|Ph. D. Julio Fernandez Vilas|
|¿Any comments? [email protected]|
And suddenly there came a cloud, and many thought: why not to move all may workload to the cloud and I’ll get rid of a management problem and systems infrastructure that has nothing to do with the object of my business?
This is the question that is sure to have made themselves some many CIOs and CEOs over the last 4-5 years. And of course, technology is often not perceived as a competitive advantage, but as a necessary step to "run the business", which has significant costs, and requires expertise that contributes very little to the lines of business.
But what if the technology is a key in my business? And I'm not talking about an IT company in the world, but a company that uses the Internet as a sales channel. Think in Zara, apart from managing 100% of their e-commerce infrastructure, they will shortly open a store in Alibaba to further its Asian customers arrival. Or think in Marks & Spencer (we will come back on this later), the largest UK retailer.
There is a clear trend in the market, especially in the specialized press, to compare cloud computing with "Utility Computing", a concept for a few years now, from the point of view of functionality, is reviving with this new denomination.
The term "utility" is related to everything that revolves around consumption, with a concrete way to consume and pay for what is consumed. It's especially important when it comes to electricity, water, or oil.
When the tagline "computing" is added so the aim is to associate the computer (or IT services in general) to a form to be consumed in the style of water or electricity. The same is happening with cloud computing, and it starts to look like a form of consumption of IT services on a pay per use model.
And it's true. As mentioned in lectures and presentations and all around Internet, one of the most distinguishing characteristics of cloud computing is its “pay per use” model, i.e., lack of investment and exclusively operating costs: no CAPEX and linear OPEX (proportional to consumption, no steps).
And can we compare the use of IT services to the electricity consumption? For me (and this opinion is generally divided) the answer is easy: NO, for several reasons:
- An IT service is not a “power”, it is not consumed in watts. Why in the 60's and 70 local power plants began to fuse to give rise to the great monsters of the global power with which we live today? Well, it may seem obvious, because they could do it, because all of them sell EXACTLY the same product. The watts are all equal, regardless of vendor, which, as we shall see, does not happen with technology.
- One of the advantages of the utilities is that we can easily switch providers. For example, if I hired my power from EDF, I can easily switch to Enel, RWS or the dealer concerned, and this facility is due to the simplicity of the product sold by vendors: the watt. For IT services, each vendor is selling a different service offering. Although there are products in the cloud that seems to be consistent (Oracle in the cloud, SQLServer in the cloud, Enterprise DB, Amazon RDS, etc. ...), the reality is that they are only compatible in terms of functionality, i.e. all of them do the same things, the problem is in the implementation, since they are technically different, and one must work differently with them.
In any case, although the utility model does not apply to computers, it does not make the model posed by cloud technology is not usable, obviously.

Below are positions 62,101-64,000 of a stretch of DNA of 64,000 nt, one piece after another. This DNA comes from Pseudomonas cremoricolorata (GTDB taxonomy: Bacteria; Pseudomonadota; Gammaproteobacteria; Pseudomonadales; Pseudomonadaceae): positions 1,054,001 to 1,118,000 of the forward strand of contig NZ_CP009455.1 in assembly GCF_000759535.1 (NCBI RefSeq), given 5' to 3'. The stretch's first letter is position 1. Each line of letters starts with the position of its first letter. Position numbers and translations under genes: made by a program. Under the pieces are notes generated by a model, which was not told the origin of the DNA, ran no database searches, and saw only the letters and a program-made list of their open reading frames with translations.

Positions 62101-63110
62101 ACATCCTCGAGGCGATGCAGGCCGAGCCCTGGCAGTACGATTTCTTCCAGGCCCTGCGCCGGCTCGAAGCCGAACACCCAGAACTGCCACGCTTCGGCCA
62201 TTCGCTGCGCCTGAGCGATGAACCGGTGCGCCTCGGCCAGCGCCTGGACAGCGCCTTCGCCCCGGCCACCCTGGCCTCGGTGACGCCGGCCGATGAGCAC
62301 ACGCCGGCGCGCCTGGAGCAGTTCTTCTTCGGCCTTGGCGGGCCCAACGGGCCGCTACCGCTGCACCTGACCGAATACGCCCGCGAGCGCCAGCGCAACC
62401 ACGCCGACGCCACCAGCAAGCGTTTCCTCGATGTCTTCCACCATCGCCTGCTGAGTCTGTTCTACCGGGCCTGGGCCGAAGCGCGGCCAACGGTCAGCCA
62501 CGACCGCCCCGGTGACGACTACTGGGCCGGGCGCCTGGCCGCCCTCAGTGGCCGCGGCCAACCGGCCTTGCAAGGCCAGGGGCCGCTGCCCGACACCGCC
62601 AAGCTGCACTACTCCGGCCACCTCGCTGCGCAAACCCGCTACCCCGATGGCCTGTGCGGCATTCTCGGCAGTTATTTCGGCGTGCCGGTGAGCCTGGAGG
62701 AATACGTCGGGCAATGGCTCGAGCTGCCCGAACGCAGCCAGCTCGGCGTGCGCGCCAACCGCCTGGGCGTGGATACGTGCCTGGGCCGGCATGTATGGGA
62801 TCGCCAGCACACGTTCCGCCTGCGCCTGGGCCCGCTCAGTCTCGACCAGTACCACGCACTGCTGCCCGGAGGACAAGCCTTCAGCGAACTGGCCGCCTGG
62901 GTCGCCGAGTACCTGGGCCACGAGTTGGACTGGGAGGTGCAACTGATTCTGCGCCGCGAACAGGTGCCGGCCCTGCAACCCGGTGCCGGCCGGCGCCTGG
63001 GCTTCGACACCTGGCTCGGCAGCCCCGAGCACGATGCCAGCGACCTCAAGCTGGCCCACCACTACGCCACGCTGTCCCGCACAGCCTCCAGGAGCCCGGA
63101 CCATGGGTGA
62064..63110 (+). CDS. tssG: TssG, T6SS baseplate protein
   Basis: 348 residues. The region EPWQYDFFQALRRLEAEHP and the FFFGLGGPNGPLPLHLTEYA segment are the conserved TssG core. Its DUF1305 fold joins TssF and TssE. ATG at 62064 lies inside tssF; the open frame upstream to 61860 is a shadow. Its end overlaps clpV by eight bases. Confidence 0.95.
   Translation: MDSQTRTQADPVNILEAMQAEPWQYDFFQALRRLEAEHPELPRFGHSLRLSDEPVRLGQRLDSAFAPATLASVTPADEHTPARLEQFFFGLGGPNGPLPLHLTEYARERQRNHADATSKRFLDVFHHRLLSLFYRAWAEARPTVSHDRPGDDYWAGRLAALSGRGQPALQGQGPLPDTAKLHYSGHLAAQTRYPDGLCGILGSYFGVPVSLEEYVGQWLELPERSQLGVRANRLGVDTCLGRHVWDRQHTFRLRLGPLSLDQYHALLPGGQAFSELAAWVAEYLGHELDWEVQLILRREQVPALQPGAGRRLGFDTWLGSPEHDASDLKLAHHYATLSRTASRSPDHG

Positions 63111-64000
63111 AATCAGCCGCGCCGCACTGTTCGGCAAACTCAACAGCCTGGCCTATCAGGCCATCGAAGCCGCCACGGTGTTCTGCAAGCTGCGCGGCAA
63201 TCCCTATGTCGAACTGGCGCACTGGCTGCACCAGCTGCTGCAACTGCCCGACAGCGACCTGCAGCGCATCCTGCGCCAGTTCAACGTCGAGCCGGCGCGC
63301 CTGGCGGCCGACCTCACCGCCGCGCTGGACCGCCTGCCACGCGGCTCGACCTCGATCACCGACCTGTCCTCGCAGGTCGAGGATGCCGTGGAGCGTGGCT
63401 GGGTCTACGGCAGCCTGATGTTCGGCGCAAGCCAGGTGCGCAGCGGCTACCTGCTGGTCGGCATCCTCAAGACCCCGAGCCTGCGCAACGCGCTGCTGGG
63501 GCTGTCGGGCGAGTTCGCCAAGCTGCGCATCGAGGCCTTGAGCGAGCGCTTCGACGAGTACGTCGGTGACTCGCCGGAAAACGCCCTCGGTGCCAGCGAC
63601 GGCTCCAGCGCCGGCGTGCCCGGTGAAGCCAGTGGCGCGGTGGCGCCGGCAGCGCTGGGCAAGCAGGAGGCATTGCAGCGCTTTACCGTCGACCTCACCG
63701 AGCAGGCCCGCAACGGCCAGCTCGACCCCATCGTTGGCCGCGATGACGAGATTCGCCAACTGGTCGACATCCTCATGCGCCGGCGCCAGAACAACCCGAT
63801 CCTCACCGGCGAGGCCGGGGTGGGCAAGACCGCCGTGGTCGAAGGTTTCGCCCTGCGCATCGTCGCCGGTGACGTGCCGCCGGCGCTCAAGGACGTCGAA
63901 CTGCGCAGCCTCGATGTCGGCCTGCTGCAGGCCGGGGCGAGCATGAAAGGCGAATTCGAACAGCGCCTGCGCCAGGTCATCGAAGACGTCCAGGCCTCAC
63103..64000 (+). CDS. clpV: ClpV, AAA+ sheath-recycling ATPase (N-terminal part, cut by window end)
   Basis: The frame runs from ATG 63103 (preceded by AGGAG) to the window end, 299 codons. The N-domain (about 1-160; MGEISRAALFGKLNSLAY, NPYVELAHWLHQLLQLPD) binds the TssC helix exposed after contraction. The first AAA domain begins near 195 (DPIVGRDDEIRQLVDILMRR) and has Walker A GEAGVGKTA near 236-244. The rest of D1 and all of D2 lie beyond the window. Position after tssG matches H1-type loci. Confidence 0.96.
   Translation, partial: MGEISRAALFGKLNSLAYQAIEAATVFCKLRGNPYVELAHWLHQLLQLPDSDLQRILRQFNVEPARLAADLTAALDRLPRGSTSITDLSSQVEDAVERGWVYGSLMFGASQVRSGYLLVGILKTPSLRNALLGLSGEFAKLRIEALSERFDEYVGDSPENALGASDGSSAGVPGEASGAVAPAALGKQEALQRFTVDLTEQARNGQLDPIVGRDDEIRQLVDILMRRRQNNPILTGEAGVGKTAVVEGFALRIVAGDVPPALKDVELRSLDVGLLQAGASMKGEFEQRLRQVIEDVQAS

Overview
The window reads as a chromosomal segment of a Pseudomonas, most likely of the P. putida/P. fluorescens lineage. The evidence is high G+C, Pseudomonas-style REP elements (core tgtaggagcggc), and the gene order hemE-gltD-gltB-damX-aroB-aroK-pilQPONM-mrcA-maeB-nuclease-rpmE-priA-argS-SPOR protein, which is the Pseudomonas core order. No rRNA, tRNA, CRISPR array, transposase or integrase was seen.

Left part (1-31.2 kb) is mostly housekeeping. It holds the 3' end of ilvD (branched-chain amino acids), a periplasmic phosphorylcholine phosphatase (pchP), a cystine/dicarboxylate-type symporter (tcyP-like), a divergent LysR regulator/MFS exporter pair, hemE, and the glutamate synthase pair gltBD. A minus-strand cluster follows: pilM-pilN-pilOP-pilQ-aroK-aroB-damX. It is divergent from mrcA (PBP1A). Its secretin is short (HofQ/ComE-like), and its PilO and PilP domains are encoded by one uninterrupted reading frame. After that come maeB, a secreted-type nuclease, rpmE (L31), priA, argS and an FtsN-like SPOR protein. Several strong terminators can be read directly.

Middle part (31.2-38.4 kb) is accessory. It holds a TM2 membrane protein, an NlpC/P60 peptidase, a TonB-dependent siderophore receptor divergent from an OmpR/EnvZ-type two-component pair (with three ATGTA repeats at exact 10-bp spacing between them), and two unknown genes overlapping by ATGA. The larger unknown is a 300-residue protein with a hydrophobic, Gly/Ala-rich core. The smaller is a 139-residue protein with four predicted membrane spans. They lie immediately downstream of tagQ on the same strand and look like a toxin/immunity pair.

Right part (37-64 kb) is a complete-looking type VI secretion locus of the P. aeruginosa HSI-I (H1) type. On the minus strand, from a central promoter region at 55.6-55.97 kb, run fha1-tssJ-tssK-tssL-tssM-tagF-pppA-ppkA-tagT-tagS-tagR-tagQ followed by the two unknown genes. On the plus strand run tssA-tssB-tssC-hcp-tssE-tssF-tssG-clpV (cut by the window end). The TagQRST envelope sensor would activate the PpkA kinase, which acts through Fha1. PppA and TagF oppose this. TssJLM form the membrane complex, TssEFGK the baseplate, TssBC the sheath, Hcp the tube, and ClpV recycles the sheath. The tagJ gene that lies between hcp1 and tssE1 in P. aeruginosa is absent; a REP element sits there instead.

Let’s go back to the example of electricity. Early last century to mid-century, it was not unusual to find companies that generate their own electricity, especially all industries using motors in their manufacturing processes (anecdotally, cogeneration has returned to the scene a century later). All that disappeared because electricity suppliers were responsible for "assuming" the problem over to heavy industry.
But think for a moment that we have a factory that handles 220V AC motors, DC motors 83V, or 4-phase motors. If we call an electric supplier to provide us power we will find a small problem, which is that the power supply is standardized, and vendors can only offer current two-phase or three-phase, 110V, 220V and 380V. What do I do with my engine 83V powered engine?
Well this problem seems trivial, since the "standardization" is something that has been working globally throughout the second half of the twentieth century (ISO, for example, was established in 1947). Standardization is one of the inhibitors of the adoption of cloud technologies at medium and large global companies.
So far we have referred to standardization as a rule to be applied at the base architecture (hardware, operating system, etc.). But standardization is also a key to the operation. That is, customizing a server is a resource- and time-consuming process that should disappearfrom datacenters. The aim is that the provisioning processes, deprovisioning and operation can be automated (orchestrated, as discussed later), and all these processes may also in turn be standardized. Please remember that is mandatory to apply economies of scale in order change cloud technologies into an attractive technology offer.
That is, little good is to standardize operating systems if the process of deploying applications and services are different for each server that I have in my installation.
The supply of cloud services, as far as infrastructure is concerned, which, as we shall see, is the most requested service today, and it is limited to only Windows and Linux. That is, entities like BSCH or BBVA with a financial core hosted on several zSeries can only take advantage of the work mode of the cloud for some of their technological base, which in addition will not be the core.